Most men experience prostate gland enlargement as they age. This is a condition called benign prostatic hyperplasia (BPH).
The prostate gland is underneath the bladder. When it gets bigger, it can block the flow of urine through the urethra, which is the tube that carries urine from the bladder out through the penis. This can cause problems with urination. Mayo Clinic experts theorize that the prostate gland grows as men age as a result of changes in hormonal balance. If you don’t get treatment for it, BPH can cause bladder, urinary tract, or kidney problems.
The complications of BPH can be serious, but BPH isn’t prostate cancer. Having BPH doesn’t mean you have an increased risk of prostate cancer. The prostate tissue growth associated with BPH begins around the inner prostate, which is a ring of tissue around the urethra, and continues growing inward. Prostate cancer begins growing on the outer part of the prostate and grows outward.
A frequent or urgent need to urinate
Many men with BPH will feel the need to urinate frequently, especially at night. This is a condition called nocturia. Frequent urination is defined by the National Institutes of Health as having to urinate eight or more times per day. Sometimes, this need to urinate may be urgent. An enlarged prostate gland puts increased pressure on the urethra and bladder, which results in an inability to hold in your urine.
BPH can make the act of urinating difficult. Increased pressure on the urethra can block the flow of urine from the bladder out through the penis. This can make it hard to start a urine stream, and it can cause a weak or interrupted urine stream, especially at the end of urination. This is sometimes referred to as urine dribbling.
Pain during urination or ejaculation
The pressure on your reproductive system and urinary tract from BPH can result in pain during urination or ejaculation. Some men feel the need to push urine out during urination, which can also cause pain. Pain during urination or ejaculation may also occur due to infection, which is a relatively common complication of BPH.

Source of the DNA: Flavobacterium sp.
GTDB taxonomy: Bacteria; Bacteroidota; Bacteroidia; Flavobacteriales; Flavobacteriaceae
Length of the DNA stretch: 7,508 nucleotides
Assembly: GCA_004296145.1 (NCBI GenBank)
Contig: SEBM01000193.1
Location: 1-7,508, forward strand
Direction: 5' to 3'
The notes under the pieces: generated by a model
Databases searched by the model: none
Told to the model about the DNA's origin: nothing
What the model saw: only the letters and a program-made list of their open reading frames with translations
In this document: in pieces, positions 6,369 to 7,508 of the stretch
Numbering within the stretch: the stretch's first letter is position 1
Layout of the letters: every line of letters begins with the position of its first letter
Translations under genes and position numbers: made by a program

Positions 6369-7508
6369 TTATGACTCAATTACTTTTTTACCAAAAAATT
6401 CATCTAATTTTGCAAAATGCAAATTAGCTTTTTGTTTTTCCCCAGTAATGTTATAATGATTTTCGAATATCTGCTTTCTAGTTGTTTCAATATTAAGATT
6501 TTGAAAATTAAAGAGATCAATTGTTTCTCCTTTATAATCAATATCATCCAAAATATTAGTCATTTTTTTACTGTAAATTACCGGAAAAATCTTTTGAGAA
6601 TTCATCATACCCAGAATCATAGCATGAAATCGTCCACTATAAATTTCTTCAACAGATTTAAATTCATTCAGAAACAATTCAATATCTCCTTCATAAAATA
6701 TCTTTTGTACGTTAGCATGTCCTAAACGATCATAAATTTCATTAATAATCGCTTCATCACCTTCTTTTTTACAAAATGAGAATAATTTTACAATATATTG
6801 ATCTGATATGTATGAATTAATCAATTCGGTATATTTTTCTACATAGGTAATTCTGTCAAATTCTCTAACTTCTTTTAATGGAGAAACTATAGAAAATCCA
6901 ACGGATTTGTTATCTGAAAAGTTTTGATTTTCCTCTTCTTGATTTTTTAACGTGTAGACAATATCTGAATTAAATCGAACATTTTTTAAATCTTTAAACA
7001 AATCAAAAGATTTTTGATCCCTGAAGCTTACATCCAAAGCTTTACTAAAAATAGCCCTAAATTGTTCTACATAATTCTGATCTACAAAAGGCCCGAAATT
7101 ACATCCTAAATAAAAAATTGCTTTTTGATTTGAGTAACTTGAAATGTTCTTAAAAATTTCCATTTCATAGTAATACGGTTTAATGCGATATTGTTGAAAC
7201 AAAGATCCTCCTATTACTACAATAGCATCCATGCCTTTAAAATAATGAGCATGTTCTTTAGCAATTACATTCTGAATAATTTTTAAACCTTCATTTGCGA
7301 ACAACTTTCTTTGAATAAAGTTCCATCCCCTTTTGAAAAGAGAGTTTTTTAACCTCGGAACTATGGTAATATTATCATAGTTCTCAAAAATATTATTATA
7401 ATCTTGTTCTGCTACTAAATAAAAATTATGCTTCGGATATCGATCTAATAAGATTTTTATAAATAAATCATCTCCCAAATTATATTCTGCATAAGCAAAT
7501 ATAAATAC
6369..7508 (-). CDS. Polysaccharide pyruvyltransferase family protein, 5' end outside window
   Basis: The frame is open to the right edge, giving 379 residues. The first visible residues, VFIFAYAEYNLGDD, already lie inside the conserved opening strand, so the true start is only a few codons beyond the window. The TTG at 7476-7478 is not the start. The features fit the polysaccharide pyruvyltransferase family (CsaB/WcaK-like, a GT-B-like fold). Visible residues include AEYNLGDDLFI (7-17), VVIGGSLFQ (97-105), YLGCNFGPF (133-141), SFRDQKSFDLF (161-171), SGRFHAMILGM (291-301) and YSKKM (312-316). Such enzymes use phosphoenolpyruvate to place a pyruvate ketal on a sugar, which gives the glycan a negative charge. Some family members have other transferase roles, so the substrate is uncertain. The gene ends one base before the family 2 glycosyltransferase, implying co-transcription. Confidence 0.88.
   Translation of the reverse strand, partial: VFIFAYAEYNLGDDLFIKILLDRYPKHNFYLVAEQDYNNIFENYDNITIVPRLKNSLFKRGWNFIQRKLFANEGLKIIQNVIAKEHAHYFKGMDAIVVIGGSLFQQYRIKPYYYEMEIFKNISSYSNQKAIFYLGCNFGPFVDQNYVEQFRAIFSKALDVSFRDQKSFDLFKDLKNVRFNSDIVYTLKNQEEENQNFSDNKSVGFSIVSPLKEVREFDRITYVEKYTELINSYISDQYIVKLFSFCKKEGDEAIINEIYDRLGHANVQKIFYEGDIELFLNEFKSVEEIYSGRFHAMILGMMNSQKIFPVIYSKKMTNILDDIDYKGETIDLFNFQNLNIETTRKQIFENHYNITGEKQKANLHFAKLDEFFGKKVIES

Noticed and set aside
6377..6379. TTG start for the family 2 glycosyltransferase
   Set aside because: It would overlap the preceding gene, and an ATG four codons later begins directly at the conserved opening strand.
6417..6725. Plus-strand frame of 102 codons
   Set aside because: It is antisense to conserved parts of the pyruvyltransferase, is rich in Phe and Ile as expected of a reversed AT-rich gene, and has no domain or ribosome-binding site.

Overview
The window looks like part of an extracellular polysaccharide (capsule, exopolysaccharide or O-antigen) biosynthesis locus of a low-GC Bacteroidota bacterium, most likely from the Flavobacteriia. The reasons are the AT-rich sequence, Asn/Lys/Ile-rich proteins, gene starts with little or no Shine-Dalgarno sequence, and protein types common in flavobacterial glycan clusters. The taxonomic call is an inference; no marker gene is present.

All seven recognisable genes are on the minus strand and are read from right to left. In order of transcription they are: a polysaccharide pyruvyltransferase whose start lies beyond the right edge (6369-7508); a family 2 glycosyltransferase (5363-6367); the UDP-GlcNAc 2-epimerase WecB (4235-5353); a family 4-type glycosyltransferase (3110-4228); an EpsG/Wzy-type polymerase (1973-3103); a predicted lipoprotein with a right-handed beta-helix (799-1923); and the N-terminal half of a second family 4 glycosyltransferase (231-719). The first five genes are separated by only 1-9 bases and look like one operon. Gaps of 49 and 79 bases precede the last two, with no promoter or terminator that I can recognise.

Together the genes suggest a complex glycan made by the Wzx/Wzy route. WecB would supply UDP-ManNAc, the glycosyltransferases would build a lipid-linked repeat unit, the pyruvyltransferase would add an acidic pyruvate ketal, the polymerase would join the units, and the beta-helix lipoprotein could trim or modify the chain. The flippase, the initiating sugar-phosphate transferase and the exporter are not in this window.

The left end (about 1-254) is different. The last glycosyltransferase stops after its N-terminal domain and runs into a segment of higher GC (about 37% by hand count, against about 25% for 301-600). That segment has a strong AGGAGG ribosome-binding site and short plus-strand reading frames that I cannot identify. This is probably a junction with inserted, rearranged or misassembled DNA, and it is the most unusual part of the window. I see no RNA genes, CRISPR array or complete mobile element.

Urine with blood or an unusual color or smell
Urinary retention can cause urine to take on a darker color and unusual smell. Foul-smelling urine is typically a sign of a urinary tract infection (UTI). Blood in the urine, or hematuria, can occur as a result of the dilated veins on the surface of an enlarged prostate gland. Visible blood in the urine is called gross hematuria. If you see blood in your urine, see your doctor right away.
If you cannot pass any urine, it’s important to seek immediate medical care. Your doctor will have to insert a tube known as a catheter into your bladder to drain the urine. Depending on the severity of your BPH, your doctor may recommend surgery to remove some of your enlarged prostate tissue or to make cuts in your prostate to widen the urethra.
Urinary tract infections
The inability to fully empty urine out of the bladder can cause bacteria to grow in the bladder. This can lead to UTIs. These infections may cause the urine to darken or result in foul-smelling or bloody urine. Your doctor may recommend surgery to remove part of the prostate if you have frequent UTIs
Bladder stones, like UTIs, usually occur due to an inability to empty the bladder completely, which is one of the main symptoms of BPH. Bladder stones are hard lumps of minerals in the bladder that form when urine in the bladder becomes highly concentrated. This causes the minerals in urine to crystallize. These stones can cause:
- severe infections
- blood in the urine
- bladder irritation
- a blockage of urine flow
Bladder and kidney damage
The bladder may stretch and weaken if it cannot empty completely. This can cause the muscular wall of the bladder to lose its ability to contract normally, making it more difficult to empty the bladder completely. Urinary retention due to BPH can also put pressure on the bladder, damaging the kidneys. Additionally, infections that start in the bladder may spread to your kidneys, causing damage.
Outlook for men with BPH
If you’re experiencing any of the symptoms or complications of BPH, check in with your doctor right away. They may recommend you directly to a doctor who specializes in urinary problems called a “urologist.” Before your appointment, make a list of your symptoms and medical information, such as existing medical conditions and medications you’re taking, keep track of your urinary habits, and write down any questions you have for your doctor.
Most men find that common treatments for BPH, such as surgery, medication, and home remedies, help alleviate their symptoms. BPH can be uncomfortable and may lead to complications, but you can avoid or minimize the symptoms and damage to your bladder and kidneys if you get treatment early.